In the professional game, outside-halves will have to go the way centres have gone. They will have to be heavier and stronger

Click to follow
For me, the most interesting aspect of the rugby season in England so far has been the attempted conversion of Will Carling not only into an outside-half, but into a place-kicker as well. Already he fulfils both functions for his club. It is being hinted that he may perform one, or even the two of them, for his country also.

It is a truism that great outside-halves are born, not made. What they have traditionally possessed has been a certain arrogance, the will and the ability to control events. Barry John had these qualities in abundance. Mike Gibson was less commanding but equally in control. He became a centre partly to accommodate John at outside-half with the 1971 Lions. There are, indeed, numerous cases of outside-halves who have become centres; fewer centres who have turned themselves into outside-halves.

The most famous illustration of a transplant that failed to take was provided by Bleddyn Williams in 1947. For months it had been confidently asserted in Wales that the great Cardiff centre's "real" position was at outside-half. He was duly played there in Wales' first full post-war international against England, but failed to make much impact on a game which England narrowly won through a drop goal by his opposite number, "Nim" Hall. Afterwards, Williams reverted to his normal position.

Carling is seven years older than Williams was on that occasion. No one, as far as I know, claimed during Carling's previous career that he was really an outside-half. The late Clem Thomas did once say to me that his best position would be full-back, but that is slightly different. Today, Carling asserts - what no one had suspected before - that he always wanted to be an outside-half.

Now that Carling's ambition has been belatedly realised, it is not absurd in execution. Among my colleagues I am perhaps in a minority. In the professional game, outside-halves will have to go the way centres have already gone. They will have to be heavier and stronger.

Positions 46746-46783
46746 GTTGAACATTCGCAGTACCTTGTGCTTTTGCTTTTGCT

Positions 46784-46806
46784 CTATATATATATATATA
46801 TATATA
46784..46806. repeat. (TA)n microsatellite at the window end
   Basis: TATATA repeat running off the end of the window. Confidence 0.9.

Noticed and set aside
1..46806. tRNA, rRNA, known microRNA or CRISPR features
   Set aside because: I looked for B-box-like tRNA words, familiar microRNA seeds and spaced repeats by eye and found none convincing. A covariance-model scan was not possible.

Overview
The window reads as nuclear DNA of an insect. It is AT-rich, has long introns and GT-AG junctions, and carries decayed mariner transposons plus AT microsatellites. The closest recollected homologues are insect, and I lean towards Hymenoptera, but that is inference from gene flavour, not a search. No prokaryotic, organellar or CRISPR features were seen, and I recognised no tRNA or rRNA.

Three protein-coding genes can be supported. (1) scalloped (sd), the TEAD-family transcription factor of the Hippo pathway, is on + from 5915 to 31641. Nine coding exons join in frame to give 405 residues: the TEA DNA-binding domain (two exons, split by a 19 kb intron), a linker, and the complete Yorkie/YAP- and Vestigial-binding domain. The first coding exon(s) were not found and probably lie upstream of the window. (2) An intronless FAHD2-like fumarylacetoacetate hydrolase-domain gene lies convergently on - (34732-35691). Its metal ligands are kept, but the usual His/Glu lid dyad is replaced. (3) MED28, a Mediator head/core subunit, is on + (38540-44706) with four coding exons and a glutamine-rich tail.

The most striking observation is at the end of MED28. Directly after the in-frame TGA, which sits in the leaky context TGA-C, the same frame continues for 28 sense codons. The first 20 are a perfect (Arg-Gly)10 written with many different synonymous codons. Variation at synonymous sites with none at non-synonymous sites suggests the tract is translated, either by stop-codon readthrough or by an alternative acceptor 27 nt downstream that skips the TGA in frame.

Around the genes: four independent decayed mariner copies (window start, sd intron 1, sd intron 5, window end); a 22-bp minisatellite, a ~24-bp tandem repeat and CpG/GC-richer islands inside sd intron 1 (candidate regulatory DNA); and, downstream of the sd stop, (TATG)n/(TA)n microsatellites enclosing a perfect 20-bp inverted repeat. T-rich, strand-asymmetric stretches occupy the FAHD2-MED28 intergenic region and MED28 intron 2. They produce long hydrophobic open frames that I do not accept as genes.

A few years ago a centre such as Lawrence Smith of Saracens was considered a virtual freak because he weighed 15 stones. Today, centres of more than that weight are 10 a penny in the First and Second Divisions. At just over 14 stones, Carling is suited to survival in these new, rougher times.

He has played quite well for Harlequins too - as an outside-half, that is, rather than as a place-kicker. The Quins would not have been the commanding force they are if he had been incompetent. His line-kicking is prodigious, as it always was. His passing is good. He can make the odd half-break. All he lacks is a certain authority, an arrogance if you like.

This is odd when you come to think about it. For that last quality was what Carling was always accused of possessing in over-generous measure. Yet, watching the Quins, you get the impression that events are not being controlled by Carling but by Gary Connolly, who plays at outside-centre.

When against Neath last Saturday Connolly went off injured to be replaced by the outside-half Paul Challinor, Carling reverted to the centre, where he appeared more at ease with himself.

Jack Rowell has said he has decided the English captaincy but is not telling anyone. This is a typical Rowell tease. Can it be, however, that the mystery man is not Lawrence Dallaglio, as everyone has assumed, but Phil de Glanville? This would certainly make sense of Carling's move. The English midfield would then consist of Carling, de Glanville and Jeremy Guscott.

With Mike Catt retaining his place at full-back, this would - in the absence of both Jonathan Callard and Paul Grayson - leave England without a recognised place-kicker. Is this, I wonder, the reason why, late in life, Carling has decided to seek his fortune through the boot? Perhaps there is a simpler explanation, to do with club rather than with country.

The best kicker in the First Division, the wing Michael Corcoran, whom Quins enticed from London Irish, is injured. Even so, it must be doubtful whether he could command a regular place in the Quins three-quarter line. Likewise, Challinor, a better goal-kicker than he is an outside-half, is denied a place with the stars. So the duty falls on Carling.

That is the simpler explanation. It may be that Rowell has something altogether more adventurous up his sleeve. I still think it would be madness to embark on the Five Nations Championship without a proper place-kicker - which Carling is not.